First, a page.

It is my firm belief that the House and the current government should be invoking the notwithstanding clause in order to protect Canadians. For thousands of years, all caring societies have agreed that it is not okay to kill another human being. We can try to soften that language. We can call it physician-assisted death. We can call it medical assistance in dying. We can use any euphemism we want, but the reality does not change.
Today, we are intentionally throwing away the wisdom of our faith foundations and the wisdom of centuries of civilization. My fear is that in a few short years, we, our children, and our grandchildren will live to see the folly of allowing physician-assisted suicide.
Madam Speaker, the minister mentioned fundamental change and transformative change. Certainly, I think we agree that it is. Where we disagree is on whether it is a positive or a negative transformative change.
She referenced, different times, vulnerable persons in her comments. I just want to remind Canadians that in the preamble of the bill it clearly is looking at the possibility of extending physician-assisted suicide to those where mental illness is the sole underlying medical condition. I do not know if there is anyone more vulnerable. Another group of vulnerable people are those who might be coerced by relatives who may be beneficiaries. I cannot understand why the Liberal government would reject this amendment that was passed in the Senate.
Finally, she assures me that no doctor would be coerced into participating in physician-assisted suicide. Could she assure me that no medical doctor or health care institution would be forced to either participate or refer for physician-assisted suicide?
Mr. Speaker, there is no question in my mind, and in the minds' of my colleagues, that this is the most crucial issue this Parliament and any of us as parliamentarians will deal with in our lifetimes.
One of the comments the minister made was that there is no clear relationship between physician-assisted suicide and suicide in general. I would like to point out that in one of my previous interventions I did quote Aaron Kheriaty, associate professor of psychiatry and director of the medical ethics program at the University of California Irvine School of Medicine, who stated:
The debate over doctor-assisted suicide is often framed as an issue of personal autonomy and privacy. Proponents argue that assisted suicide should be legalized because it affects only those individuals who—assuming they are of sound mind—are making a rational and deliberate choice....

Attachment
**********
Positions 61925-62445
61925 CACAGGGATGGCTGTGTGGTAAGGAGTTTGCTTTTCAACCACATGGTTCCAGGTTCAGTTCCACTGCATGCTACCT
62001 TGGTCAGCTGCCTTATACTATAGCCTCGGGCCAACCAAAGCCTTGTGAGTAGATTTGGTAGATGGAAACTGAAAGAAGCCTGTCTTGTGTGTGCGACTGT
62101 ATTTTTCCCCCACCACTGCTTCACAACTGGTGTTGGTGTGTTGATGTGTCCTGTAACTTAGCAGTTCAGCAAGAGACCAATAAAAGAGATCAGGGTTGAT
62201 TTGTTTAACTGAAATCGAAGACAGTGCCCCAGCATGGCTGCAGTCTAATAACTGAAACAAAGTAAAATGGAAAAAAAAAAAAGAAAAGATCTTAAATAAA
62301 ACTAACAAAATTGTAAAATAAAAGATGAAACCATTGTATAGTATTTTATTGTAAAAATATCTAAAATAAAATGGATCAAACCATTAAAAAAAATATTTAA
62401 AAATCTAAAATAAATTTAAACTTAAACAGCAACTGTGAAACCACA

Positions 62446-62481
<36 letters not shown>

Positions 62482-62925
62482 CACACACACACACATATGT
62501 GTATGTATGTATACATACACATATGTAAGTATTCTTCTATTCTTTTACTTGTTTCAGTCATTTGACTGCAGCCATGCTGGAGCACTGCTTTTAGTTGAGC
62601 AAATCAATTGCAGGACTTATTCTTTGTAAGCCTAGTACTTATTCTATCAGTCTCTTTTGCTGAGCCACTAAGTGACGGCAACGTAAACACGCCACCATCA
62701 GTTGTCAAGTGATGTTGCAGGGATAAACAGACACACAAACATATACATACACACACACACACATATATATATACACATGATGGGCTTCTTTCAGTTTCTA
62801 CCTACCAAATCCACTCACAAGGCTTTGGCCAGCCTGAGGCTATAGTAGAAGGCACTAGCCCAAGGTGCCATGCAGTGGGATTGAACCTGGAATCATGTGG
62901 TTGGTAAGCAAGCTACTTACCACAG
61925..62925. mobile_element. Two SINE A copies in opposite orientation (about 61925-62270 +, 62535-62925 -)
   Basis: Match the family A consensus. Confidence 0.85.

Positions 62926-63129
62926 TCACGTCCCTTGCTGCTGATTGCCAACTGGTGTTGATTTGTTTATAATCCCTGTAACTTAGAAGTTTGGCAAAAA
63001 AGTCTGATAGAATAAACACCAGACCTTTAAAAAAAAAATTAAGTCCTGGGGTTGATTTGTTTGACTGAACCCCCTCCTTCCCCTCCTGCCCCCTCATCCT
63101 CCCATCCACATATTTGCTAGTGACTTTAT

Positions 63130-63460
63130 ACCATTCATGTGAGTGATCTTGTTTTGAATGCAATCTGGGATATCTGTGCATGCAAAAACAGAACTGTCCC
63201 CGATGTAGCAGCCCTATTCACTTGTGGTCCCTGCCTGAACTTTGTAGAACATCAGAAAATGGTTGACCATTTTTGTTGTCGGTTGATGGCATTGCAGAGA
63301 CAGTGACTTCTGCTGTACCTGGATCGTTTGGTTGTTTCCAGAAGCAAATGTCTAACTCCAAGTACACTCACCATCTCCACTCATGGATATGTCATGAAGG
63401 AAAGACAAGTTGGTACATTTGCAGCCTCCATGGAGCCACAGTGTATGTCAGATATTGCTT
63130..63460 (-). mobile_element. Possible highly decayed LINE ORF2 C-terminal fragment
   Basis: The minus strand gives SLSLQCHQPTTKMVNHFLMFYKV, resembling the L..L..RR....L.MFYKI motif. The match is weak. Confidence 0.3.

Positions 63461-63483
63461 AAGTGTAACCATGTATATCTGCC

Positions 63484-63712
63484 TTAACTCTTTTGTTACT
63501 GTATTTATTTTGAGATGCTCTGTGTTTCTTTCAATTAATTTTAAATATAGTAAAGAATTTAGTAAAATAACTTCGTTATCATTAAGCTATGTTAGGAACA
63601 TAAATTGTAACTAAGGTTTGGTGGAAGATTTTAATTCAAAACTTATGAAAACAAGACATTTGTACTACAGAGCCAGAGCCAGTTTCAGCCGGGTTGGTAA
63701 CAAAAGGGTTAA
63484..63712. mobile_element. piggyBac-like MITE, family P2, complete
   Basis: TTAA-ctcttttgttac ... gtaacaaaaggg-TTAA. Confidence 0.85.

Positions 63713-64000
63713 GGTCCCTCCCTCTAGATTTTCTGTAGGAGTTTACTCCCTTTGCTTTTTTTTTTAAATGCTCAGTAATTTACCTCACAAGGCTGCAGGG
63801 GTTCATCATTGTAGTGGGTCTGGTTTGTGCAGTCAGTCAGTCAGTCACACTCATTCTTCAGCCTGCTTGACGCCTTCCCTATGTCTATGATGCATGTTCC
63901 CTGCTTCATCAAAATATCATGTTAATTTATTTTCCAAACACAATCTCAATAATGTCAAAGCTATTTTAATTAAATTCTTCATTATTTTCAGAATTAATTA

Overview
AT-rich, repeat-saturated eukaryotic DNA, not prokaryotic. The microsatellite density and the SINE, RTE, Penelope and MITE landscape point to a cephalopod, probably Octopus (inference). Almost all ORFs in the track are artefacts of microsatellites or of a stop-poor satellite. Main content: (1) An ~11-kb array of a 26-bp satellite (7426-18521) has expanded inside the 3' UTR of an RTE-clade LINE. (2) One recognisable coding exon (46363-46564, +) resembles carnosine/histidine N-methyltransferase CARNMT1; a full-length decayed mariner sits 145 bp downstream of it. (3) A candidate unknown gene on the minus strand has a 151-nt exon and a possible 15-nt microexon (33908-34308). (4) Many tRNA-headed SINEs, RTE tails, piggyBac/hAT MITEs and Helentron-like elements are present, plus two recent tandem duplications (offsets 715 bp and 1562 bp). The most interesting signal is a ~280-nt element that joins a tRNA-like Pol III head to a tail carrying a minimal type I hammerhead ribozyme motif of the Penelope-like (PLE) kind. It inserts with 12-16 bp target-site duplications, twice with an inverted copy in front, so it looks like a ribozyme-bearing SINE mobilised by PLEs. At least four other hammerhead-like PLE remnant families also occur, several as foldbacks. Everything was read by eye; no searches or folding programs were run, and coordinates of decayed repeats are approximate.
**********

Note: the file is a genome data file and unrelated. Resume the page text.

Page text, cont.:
He goes on to report that in states where physician-assisted suicide has been legalized, there has been an increase in suicide of 6.3% overall, but among those over 65, an increase of 14.5%.
It is clear that there is a direct link between authorizing physician-assisted suicide and the increase in suicide in general. That is a major concern that we should be seized with.
Petitions June 15th, 2016
Mr. Speaker, I have the honour to present petitions signed by over 500 residents from British Columbia, Alberta, Ontario, and Quebec in regard to the protection of vulnerable Canadians from assisted suicide. These residents are calling upon the Government of Canada to draft legislation that will include adequate safeguards for vulnerable Canadians, especially those with mental health challenges; provide clear conscience protection for health care workers and institutions; and protect children and those under 18 from physician-assisted suicide.
Questions Passed as Orders for Returns June 14th, 2016
With regard to consultations undertaken by the Minister of Foreign Affairs, the Prime Minister, and any members of their staff with respect to the Office of Religious Freedoms, for the period of November 3, 2015, to April 22, 2016: what are the details of these consultations, including (i) the persons consulted, (ii) any persons representing or employed by the government present or involved, (iii) the position presented by the party consulted?
Questions on the Order Paper June 10th, 2016
With regard to projections calculated by the Department of Finance on the costs of servicing government debt over the next 50 years, has the Department calculated the costs associated with servicing the deficit projected in Budget 2016, and, if so, (i) how were these calculations made, (ii) what interest rates were used for the purposes of these calculations?
Questions on the Order Paper June 10th, 2016
With regard to the changes to Old Age Security (OAS) announced in Budget 2016: what are the details of any research conducted into the (i) impact on government revenues, (ii) impact on the costs and sustainability of the OAS program, (iii) anticipated costs of reversing these changes?